Around 1915, Gideon commissioned the construction of a new building to house his clothing business. He hired Edwin Alger, one of early Huntington’s best-known architects, to design the structure. Born in Mansfield, Ohio in 1870, Alger came to Huntington in 1901, where he partnered with James B. Stewart to design the city’s Carnegie Library in 1902 and the Frederick Hotel in 1905. Alger also designed the Vinson-Thompson Building, the city’s first skyscraper, in 1909 and the First Congregational Church in 1911, as well as many fine homes along Fifth Avenue. Alger designed the three-story brick Gideon Building in the popular Craftsman style, though it featured Commercial-style elements such as a flat roof and large storefront windows on the ground floor. Although the building provided an appealing new home for Gideon’s clothing store, it did not remain there for long, as the business was liquidated at the death of its founder in 1923.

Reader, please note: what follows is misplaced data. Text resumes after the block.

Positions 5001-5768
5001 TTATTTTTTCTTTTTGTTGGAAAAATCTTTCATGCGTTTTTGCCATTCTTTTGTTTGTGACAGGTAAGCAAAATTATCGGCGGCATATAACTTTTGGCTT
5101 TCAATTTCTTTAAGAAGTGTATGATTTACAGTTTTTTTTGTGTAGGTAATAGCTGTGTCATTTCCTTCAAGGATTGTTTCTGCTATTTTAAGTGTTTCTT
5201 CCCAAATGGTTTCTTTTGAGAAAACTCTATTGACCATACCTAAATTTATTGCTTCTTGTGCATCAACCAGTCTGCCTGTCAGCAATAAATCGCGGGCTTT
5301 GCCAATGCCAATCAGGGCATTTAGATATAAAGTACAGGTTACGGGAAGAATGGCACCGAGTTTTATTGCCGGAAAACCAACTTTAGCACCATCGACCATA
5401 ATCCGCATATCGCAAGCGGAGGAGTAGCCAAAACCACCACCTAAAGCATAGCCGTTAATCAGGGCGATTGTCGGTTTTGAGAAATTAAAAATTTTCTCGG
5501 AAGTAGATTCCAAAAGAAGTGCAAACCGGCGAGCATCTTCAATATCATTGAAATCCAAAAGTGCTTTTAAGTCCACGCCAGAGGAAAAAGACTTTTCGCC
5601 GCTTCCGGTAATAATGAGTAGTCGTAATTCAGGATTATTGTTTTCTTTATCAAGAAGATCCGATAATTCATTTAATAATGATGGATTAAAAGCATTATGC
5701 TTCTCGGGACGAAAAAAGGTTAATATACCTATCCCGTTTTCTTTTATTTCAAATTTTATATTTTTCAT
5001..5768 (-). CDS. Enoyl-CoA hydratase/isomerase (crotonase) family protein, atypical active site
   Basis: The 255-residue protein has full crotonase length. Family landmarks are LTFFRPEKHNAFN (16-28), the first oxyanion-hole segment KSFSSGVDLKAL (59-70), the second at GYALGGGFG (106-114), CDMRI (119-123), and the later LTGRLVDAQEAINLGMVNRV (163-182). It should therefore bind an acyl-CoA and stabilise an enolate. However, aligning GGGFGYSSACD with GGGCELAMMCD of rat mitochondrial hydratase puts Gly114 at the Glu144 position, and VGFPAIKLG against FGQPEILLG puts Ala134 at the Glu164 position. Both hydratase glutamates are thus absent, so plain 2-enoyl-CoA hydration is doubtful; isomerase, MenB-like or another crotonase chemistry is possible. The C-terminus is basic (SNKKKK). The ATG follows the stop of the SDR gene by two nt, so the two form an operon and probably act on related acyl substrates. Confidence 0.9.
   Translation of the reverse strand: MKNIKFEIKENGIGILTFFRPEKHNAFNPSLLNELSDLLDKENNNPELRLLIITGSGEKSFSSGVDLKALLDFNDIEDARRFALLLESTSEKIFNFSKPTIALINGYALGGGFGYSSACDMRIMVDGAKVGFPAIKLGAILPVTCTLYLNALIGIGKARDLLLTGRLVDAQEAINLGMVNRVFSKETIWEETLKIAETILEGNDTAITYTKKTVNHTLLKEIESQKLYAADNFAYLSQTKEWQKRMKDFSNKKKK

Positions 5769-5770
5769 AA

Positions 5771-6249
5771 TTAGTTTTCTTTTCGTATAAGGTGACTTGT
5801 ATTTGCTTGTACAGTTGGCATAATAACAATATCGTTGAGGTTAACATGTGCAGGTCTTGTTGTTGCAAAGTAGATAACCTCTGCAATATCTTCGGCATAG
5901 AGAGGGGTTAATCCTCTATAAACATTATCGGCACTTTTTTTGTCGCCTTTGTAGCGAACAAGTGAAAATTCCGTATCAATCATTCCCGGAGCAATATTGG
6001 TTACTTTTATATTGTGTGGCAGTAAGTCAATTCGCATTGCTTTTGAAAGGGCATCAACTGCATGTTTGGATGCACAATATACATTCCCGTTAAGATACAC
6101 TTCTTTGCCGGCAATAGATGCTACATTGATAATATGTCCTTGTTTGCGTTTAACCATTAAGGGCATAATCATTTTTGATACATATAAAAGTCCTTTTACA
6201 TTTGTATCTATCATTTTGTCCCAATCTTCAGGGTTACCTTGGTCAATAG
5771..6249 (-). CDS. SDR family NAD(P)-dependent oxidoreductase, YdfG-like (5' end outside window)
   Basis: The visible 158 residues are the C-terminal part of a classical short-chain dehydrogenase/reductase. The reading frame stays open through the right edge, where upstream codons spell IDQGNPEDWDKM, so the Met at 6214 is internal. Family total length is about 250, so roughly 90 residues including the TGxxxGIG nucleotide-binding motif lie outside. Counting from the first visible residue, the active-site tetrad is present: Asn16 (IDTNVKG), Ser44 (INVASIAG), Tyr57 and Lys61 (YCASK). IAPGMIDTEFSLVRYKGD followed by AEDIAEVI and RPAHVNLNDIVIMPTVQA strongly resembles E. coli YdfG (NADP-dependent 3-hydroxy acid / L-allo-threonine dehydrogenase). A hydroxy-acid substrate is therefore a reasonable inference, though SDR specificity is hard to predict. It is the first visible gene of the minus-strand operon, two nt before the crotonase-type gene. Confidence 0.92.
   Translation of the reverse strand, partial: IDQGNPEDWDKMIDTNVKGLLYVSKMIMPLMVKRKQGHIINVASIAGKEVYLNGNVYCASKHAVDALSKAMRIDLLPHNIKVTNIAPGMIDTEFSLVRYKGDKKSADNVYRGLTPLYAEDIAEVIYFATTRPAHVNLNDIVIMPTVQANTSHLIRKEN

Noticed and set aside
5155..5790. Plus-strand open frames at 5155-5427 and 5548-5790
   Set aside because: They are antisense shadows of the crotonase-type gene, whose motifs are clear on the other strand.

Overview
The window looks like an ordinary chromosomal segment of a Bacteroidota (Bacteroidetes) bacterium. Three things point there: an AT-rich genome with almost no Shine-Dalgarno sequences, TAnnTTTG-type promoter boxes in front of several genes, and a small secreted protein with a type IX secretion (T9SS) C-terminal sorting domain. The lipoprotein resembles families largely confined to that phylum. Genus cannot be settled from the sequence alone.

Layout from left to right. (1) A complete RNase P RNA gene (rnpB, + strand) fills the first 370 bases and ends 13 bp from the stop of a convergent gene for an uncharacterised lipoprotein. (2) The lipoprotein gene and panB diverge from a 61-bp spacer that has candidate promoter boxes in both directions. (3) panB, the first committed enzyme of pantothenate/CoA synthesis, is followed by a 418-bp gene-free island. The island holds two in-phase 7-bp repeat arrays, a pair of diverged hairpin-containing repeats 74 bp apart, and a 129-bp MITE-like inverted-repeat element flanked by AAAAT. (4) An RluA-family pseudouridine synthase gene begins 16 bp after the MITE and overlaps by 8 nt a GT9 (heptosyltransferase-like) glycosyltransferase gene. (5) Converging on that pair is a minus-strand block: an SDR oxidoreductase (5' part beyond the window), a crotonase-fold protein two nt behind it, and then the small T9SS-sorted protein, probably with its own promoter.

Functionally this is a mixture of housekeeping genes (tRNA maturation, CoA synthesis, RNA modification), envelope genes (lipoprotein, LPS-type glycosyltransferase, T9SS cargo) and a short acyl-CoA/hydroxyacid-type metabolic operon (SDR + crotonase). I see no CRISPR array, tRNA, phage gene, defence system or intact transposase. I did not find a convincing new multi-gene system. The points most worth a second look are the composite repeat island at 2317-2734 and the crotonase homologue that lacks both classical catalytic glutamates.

Following Gideon’s death, the family sold their store to the W.T. Grant Company, a chain of mass-merchandise shops founded by William Thomas Grant. After establishing the first W. T. Grant Co. “25-cent store” in Lynn, Massachusetts in 1906, Grant went on to open over one thousand locations, including one in downtown Huntington. Huntington’s W.T. Grant store initially occupied one storefront within the Gideon Building, while Mangel’s, a women’s clothing store, occupied the adjacent space. Around 1950, however, Grant’s expanded to occupy the entire ground floor space of the building. Grant’s also covered many of the building’s original windows with giant wood panels in an attempt to give it a more modern-looking warehouse facade. For many years, Grant’s was one of several five and dime stores that lined downtown’s Third Avenue. Alongside others like Woolworth’s, McCrory’s, and H.L. Green’s, Grant’s offered downtown shoppers a wide range of low-cost goods. Grant’s occupied the Gideon Building until around 1976, when the company declared bankruptcy.